What is content mapping?
The concept of content mapping is similar to mental maps; however, it is specifically focused on a website’s content. It helps you understand and visualize your website’s content.
In particular, it lets you see your content about the objectives of your customer and the objectives of your site’s users, and the various other elements of content you have on your website (as well as other websites) and allows you to identify the gaps (and possibilities) in your strategy to develop content. I’ll go over two types of web content mapping in this post:
- mapping your content to the goals (the objectives of your client and the goals of the site’s users)
- Mapping your content’s content onto other web pages
We’ll concentrate on creating useful content maps that can be utilized (and recognized) by anyone involved in creating websites. NOTE: Content maps can lead to a mind-boggling amount of complexity! It should be simple and simple (just as a brainstorming session); However, if you begin to refer to paragraphs in terms of “information elements” or blog entries being “content blocks,” this could be an indication that you could be creating a more complicated process than it needs to be.
We’re not creating the sitemap; Try to keep your eyes on the idea of websites and web pages. It would help if you kept your mind open to other content (e.g., tweets) and web pages.
Why should you create content maps?
The primary purpose for creating content maps is to help you begin content development with a strong focus on site goals and the types of content you need to produce. Below are some other reasons why you should create content maps.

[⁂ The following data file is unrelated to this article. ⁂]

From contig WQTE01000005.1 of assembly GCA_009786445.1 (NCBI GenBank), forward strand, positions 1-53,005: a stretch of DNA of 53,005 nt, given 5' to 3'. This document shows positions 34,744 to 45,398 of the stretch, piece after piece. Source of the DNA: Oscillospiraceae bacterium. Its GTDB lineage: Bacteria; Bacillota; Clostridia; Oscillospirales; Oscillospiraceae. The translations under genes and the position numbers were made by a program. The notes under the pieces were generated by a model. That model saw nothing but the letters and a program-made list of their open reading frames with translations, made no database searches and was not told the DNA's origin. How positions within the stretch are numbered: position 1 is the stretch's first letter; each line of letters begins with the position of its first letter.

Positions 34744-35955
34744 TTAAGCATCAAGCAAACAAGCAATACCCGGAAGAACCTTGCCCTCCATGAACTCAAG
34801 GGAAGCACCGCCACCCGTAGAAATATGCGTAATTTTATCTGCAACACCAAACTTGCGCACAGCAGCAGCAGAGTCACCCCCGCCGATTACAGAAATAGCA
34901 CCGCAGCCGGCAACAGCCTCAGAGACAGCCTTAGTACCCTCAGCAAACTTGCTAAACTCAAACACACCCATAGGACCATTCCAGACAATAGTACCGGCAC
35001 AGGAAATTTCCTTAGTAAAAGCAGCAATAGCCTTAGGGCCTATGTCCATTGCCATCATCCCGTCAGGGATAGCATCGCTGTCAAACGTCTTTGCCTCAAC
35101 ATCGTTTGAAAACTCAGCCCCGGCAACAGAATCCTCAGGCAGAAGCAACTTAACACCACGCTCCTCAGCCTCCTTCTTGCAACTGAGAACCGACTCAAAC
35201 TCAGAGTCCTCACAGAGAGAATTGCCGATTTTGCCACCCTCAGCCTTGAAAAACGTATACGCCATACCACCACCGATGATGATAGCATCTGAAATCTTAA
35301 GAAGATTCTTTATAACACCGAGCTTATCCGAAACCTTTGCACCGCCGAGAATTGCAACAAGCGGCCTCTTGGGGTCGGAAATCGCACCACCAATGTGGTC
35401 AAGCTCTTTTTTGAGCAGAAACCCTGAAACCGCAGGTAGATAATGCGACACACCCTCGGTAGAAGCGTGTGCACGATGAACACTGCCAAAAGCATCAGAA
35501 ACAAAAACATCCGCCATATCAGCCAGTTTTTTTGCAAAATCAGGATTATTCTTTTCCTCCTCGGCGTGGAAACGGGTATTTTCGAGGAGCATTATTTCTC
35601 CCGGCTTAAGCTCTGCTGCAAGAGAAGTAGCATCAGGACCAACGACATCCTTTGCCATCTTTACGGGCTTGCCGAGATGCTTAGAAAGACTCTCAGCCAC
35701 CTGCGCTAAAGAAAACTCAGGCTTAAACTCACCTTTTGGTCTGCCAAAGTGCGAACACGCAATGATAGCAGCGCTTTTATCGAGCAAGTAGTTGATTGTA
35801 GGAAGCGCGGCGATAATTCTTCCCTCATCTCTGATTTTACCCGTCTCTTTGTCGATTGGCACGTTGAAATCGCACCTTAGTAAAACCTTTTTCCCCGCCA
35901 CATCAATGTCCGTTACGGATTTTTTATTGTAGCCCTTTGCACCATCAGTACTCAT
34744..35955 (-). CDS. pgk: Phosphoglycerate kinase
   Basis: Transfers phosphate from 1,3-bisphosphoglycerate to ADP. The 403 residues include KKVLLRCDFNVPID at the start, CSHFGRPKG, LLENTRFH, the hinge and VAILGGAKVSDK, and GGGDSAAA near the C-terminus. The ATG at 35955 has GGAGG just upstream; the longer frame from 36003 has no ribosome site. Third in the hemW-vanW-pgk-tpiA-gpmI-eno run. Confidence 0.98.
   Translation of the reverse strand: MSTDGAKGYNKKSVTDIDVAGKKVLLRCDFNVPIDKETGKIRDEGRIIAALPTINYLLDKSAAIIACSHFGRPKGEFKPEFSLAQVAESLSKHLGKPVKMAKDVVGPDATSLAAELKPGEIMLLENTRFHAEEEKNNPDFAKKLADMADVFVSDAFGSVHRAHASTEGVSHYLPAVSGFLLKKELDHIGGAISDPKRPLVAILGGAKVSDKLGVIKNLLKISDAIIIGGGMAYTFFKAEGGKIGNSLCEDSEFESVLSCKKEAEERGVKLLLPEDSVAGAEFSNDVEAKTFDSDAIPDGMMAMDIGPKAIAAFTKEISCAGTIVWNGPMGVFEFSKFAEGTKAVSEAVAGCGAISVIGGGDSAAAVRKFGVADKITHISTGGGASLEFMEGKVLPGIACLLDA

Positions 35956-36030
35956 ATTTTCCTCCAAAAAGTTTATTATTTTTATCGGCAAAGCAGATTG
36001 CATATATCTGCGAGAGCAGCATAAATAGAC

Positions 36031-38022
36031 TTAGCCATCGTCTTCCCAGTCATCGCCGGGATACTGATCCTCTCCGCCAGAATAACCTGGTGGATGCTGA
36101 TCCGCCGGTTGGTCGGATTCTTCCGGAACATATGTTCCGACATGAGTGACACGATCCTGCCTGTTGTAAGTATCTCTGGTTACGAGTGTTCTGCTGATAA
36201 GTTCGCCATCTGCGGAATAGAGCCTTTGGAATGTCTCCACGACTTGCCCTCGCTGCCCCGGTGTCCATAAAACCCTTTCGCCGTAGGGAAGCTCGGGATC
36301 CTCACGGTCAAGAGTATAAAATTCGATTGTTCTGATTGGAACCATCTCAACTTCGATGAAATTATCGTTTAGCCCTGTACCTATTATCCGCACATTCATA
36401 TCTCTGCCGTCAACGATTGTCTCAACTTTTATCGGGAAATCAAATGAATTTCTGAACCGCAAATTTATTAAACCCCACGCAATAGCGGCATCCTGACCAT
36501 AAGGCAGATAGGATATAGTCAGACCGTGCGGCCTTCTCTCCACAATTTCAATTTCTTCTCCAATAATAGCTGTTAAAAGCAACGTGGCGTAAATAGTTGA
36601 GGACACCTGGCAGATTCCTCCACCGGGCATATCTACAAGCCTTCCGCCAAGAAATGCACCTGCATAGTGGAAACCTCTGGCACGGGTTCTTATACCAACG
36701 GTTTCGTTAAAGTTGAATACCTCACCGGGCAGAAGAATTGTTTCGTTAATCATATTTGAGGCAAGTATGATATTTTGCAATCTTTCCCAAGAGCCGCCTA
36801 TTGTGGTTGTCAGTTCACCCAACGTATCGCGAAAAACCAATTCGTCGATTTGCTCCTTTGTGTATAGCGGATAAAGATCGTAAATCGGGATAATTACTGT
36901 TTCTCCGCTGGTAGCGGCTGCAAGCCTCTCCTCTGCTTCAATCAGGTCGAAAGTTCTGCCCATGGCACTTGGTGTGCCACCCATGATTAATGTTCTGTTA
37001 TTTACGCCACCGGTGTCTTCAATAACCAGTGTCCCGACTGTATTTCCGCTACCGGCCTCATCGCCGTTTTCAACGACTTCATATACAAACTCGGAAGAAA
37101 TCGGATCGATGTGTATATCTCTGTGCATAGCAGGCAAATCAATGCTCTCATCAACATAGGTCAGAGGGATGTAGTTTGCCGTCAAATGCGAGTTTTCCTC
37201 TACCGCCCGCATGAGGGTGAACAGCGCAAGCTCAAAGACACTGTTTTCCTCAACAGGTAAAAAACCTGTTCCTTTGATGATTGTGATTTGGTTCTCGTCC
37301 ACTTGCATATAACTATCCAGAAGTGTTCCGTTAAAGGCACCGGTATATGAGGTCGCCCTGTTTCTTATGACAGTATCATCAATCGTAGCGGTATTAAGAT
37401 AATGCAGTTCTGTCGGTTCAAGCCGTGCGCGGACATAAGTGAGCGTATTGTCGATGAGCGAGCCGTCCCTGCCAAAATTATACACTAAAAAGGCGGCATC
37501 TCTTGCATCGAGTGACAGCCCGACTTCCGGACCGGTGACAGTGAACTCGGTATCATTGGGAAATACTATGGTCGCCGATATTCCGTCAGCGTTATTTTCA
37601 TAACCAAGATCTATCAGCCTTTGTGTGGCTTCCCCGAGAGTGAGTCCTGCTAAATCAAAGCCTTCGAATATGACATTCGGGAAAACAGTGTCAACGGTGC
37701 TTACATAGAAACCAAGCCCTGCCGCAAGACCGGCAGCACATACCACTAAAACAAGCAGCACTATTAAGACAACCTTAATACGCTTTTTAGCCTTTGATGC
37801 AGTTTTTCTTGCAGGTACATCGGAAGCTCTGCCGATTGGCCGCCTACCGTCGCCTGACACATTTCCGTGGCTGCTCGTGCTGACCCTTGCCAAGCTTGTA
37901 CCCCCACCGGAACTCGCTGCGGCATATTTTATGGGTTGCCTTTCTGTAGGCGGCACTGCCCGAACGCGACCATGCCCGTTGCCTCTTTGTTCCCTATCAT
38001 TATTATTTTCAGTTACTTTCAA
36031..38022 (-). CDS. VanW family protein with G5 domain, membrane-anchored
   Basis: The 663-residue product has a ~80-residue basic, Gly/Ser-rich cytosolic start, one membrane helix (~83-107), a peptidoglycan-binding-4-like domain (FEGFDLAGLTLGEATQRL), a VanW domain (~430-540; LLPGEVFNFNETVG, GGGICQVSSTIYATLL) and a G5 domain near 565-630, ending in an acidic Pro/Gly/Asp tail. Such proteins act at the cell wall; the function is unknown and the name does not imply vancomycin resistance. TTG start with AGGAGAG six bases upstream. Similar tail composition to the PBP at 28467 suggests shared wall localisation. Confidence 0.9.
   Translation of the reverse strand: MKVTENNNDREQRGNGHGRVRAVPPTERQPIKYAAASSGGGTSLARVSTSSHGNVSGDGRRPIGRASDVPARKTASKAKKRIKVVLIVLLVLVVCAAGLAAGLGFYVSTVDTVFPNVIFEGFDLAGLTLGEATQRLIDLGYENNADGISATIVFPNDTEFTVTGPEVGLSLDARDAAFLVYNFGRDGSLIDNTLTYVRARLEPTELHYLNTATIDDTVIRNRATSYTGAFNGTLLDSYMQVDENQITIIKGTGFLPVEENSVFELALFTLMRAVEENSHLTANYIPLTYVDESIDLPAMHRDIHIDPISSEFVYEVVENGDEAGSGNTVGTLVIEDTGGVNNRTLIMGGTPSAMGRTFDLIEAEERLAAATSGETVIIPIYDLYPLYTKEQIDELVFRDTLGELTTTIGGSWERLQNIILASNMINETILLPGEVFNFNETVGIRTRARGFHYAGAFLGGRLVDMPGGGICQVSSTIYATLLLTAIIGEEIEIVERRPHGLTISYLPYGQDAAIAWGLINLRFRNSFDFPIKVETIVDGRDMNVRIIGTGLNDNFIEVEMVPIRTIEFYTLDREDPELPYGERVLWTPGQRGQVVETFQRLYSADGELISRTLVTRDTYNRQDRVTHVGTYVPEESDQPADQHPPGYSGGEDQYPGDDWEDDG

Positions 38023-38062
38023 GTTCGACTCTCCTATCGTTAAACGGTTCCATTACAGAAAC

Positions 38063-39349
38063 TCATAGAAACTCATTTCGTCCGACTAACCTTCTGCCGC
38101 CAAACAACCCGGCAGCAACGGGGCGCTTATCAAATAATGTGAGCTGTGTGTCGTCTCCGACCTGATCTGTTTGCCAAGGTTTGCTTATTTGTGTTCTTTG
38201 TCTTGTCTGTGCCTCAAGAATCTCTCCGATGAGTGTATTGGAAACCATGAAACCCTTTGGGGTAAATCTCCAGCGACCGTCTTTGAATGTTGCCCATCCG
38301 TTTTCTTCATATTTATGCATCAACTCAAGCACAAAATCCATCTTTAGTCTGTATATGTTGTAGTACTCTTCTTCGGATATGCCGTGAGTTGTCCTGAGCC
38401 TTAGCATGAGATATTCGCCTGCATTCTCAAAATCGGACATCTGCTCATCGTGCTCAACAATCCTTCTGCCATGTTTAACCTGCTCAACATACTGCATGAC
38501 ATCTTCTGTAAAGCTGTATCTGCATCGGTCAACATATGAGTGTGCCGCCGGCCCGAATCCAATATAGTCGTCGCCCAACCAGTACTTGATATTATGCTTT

Content mapping helps with technology decisions
If we have a clear idea regarding the direction and the potential demands of the website’s content We can make informed choices from the beginning regarding the technology we’ll choose to use and ensure that the CMS we select is able to meet the requirements for our site’s content.
Content mapping helps create a shared vision
Through a common language and common understanding of how everything functions and functions it is possible to encourage collaboration as well as further ideas-generation among the various teams, individuals and other components of the web site’s production process.
Content mapping helps quickly spot gaps and opportunities
By being able to visualize your content, you can potentially spot gaps that need to be filled and opportunities for additional content.
What you need to get started with content mapping
Here are a few things you’ll need to make the most the use of mapping content:
- A clear understanding of the business objectives: This includes knowing your customers’ needs and understanding what they would like to achieve from the content on their site.
- A thorough understanding of the website’s users: You know what website users require in terms of content and why they visit the site.
- A thorough understanding of the requirements for content: You know the specifications and limitations (e.g. design, technical, style and so on.) of the content you create.
When you’re working with a site that is already in use or undertaking a redesign for your site it’s recommended to perform an review of the content (which I’ll discuss in my article on how to incorporate an approach to content in the process of designing websites) to determine what content is already in place. Although this may not be enjoyable finding content that can be reused can make your life easier over the long term.
Website content mapping tools
My opinion is that the tools you employ for creating content maps aren’t very significant; you can draw the maps on the walls of your kitchen using crayons if want to. But, it’s a great idea to make content maps with web-based tools that let you quickly share the results with your team. Any tool that supports mind mapping and diagramming can be useful.